Every year I am surprised that it’s Eurovision Song Contest again. To be honest, I think this is a waste event. I got goosebumps because of more than one song yesterday, but not of the good kind. I confess, I watched it anyway and it actually was interesting this time, but not because of the show itself but the millions of tweets on #ESC2015. Did you ever do this, watch TV and simultaneously comment every minute on Twitter on what’s happening? Don’t you think that’s strange behaviour?? Not that I am in a position for a judgement as I did it myself yesterday – and the ESC is probably the only thing on TV where it really doesn’t matter if you pay attention or look on your smartphone. But it’s weird. Everybody wants to throw in their two cents; it seems nobody really cares about the music, it’s just a contest about the funniest tweet. Even some of the big journalistic media participated in the collective bitching. Subjectively, this was what most tweets were about: Continue reading
I will soon finish my Bachelor thesis. (And if I repeat this sentence often enough it will become true! 🙂 ) I would like to share some of my scientific insights with you. This way this thesis which steals my time and brain capacity for blogging is at least good for something. I am exploring the relationship between journalism and social media. Social media in my definition are all internet-based applications that serve the interaction, connection and relationship building of people. The most common are of course the social network Facebook and the microblogging platform Twitter. But I also include comments or forums on journalistic websites into my work.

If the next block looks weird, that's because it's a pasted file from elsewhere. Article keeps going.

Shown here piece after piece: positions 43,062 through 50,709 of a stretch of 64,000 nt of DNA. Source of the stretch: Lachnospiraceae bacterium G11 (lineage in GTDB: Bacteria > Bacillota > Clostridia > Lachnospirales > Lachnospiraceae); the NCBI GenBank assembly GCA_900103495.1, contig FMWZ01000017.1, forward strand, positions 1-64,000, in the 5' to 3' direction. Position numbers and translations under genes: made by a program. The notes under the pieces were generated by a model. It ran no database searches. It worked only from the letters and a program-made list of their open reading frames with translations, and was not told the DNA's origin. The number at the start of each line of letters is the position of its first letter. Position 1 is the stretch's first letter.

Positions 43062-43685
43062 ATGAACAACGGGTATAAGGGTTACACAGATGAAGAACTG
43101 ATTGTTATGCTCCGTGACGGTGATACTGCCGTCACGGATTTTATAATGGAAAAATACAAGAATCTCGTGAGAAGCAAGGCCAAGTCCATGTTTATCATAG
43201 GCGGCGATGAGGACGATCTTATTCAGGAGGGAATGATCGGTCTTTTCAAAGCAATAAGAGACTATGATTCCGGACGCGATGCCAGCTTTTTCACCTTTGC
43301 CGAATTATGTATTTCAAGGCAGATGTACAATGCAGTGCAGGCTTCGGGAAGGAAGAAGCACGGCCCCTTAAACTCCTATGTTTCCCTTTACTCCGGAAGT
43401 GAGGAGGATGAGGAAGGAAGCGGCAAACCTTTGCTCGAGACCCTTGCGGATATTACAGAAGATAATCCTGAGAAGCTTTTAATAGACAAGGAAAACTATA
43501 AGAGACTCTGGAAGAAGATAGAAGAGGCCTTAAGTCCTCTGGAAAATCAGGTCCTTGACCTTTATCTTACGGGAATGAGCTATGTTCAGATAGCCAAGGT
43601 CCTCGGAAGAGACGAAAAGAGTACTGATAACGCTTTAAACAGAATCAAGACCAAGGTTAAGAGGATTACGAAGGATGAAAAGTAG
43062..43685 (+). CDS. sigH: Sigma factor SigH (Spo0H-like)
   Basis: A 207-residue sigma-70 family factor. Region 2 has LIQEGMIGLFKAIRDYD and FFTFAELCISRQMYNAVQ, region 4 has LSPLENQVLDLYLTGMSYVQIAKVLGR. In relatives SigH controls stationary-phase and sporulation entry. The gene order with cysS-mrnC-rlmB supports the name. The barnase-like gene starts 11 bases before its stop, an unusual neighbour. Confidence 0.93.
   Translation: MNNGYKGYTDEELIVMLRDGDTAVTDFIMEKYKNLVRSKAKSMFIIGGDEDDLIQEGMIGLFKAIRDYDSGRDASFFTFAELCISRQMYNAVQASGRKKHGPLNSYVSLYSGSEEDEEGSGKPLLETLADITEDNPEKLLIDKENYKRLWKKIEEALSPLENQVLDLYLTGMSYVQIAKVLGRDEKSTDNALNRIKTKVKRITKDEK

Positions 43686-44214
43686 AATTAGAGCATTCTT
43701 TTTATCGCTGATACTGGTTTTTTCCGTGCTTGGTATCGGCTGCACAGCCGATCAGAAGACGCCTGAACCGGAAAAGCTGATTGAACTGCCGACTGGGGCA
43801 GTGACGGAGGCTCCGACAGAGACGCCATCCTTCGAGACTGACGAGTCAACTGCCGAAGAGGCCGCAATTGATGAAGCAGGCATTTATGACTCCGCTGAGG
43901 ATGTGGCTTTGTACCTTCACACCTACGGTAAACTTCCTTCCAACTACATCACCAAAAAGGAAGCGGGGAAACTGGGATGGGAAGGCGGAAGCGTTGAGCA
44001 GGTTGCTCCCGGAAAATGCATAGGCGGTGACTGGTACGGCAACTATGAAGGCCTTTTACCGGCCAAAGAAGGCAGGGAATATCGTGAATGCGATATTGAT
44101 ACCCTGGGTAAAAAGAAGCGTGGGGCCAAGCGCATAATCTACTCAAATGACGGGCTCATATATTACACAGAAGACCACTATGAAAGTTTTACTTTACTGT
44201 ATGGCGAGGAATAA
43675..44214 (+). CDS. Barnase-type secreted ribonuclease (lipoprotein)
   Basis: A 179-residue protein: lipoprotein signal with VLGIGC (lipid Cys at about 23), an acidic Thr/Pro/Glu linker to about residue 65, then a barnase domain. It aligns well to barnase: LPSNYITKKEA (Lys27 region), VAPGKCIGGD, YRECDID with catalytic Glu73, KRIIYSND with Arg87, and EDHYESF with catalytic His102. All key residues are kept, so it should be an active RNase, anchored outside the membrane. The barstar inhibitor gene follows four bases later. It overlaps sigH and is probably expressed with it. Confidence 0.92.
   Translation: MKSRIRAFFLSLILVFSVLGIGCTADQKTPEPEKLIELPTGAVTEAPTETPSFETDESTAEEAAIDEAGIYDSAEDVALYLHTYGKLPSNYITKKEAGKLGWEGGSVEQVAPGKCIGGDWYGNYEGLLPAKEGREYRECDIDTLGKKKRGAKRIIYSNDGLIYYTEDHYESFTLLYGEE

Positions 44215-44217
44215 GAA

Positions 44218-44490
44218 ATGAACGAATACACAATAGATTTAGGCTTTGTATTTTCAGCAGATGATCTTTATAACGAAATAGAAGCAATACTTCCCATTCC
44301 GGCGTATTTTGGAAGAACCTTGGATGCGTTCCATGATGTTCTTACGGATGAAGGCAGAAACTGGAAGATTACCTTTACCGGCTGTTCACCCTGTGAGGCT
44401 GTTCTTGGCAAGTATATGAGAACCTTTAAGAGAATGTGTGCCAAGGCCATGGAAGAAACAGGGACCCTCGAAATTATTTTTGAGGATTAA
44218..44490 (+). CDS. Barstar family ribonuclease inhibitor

I was interested in the question why journalists use social media. What is it good for? Continue reading
I do. Occasionally. But I still I have no idea what I’m doing. Everytime I log in my Twitter account it feels like stepping into a different world whose rules are all Greek to me. People follow mysterious hashtags with origins sometimes traceable and sometimes…not. Continue reading